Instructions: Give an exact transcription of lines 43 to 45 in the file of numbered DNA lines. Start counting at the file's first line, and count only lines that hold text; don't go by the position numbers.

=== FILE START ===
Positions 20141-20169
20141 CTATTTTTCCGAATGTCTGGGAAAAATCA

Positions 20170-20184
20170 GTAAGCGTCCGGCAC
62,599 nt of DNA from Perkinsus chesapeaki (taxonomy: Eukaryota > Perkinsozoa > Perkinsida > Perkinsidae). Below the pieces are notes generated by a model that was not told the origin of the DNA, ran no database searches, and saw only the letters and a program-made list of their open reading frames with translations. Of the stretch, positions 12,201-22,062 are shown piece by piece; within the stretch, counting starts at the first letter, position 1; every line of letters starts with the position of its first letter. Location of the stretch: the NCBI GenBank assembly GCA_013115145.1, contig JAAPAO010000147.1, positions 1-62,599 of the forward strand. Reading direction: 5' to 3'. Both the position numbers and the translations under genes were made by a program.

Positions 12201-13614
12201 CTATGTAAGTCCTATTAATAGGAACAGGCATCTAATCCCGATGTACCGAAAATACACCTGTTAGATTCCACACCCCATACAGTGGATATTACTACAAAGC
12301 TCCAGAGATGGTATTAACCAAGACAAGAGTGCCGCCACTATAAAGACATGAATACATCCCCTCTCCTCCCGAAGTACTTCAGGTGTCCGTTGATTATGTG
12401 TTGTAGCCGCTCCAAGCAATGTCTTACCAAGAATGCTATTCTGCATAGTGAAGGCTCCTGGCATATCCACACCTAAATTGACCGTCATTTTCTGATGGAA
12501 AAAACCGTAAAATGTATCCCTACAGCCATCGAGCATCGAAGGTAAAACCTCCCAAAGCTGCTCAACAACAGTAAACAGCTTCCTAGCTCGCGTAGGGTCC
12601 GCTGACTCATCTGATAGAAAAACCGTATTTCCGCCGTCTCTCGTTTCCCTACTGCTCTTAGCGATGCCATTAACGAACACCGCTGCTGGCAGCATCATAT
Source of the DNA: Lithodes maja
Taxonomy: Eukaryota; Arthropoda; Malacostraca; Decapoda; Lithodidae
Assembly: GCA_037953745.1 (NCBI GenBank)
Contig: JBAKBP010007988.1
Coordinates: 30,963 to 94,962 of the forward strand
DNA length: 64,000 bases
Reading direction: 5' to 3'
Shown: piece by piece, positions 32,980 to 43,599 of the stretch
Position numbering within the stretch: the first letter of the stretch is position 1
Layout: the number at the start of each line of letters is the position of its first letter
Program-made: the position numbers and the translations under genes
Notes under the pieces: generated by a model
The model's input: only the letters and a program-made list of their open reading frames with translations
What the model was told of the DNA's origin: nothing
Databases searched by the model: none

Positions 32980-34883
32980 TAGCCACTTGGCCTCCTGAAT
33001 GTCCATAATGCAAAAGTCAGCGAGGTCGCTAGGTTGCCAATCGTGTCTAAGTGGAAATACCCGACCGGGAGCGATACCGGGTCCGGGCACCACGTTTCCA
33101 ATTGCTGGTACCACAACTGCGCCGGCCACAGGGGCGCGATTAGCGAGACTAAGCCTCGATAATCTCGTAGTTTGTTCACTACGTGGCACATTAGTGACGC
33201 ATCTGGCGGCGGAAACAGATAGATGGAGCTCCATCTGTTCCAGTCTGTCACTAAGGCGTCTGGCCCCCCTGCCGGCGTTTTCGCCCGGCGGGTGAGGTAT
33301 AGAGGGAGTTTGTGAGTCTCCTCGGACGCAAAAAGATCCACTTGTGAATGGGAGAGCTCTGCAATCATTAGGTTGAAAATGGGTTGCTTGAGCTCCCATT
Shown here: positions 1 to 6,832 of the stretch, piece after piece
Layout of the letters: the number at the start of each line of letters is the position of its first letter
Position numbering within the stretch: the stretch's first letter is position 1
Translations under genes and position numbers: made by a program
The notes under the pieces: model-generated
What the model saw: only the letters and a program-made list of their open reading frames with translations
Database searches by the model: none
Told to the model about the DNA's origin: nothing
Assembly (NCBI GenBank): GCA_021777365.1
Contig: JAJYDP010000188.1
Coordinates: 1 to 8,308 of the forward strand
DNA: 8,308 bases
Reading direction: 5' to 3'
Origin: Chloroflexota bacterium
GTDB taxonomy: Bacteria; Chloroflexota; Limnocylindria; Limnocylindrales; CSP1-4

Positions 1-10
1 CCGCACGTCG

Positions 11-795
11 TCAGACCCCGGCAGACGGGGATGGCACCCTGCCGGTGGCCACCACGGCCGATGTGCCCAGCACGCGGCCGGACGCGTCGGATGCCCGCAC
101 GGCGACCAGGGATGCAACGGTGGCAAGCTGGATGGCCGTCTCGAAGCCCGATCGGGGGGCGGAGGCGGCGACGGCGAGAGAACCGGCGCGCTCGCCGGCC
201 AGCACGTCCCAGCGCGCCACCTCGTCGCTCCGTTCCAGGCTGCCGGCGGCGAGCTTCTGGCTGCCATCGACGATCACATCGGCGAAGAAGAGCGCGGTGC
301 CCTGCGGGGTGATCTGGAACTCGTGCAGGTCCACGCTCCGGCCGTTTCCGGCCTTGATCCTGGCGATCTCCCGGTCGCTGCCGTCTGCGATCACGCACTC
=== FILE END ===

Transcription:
Coordinates: 1 to 8,308 of the forward strand
DNA: 8,308 bases
Reading direction: 5' to 3'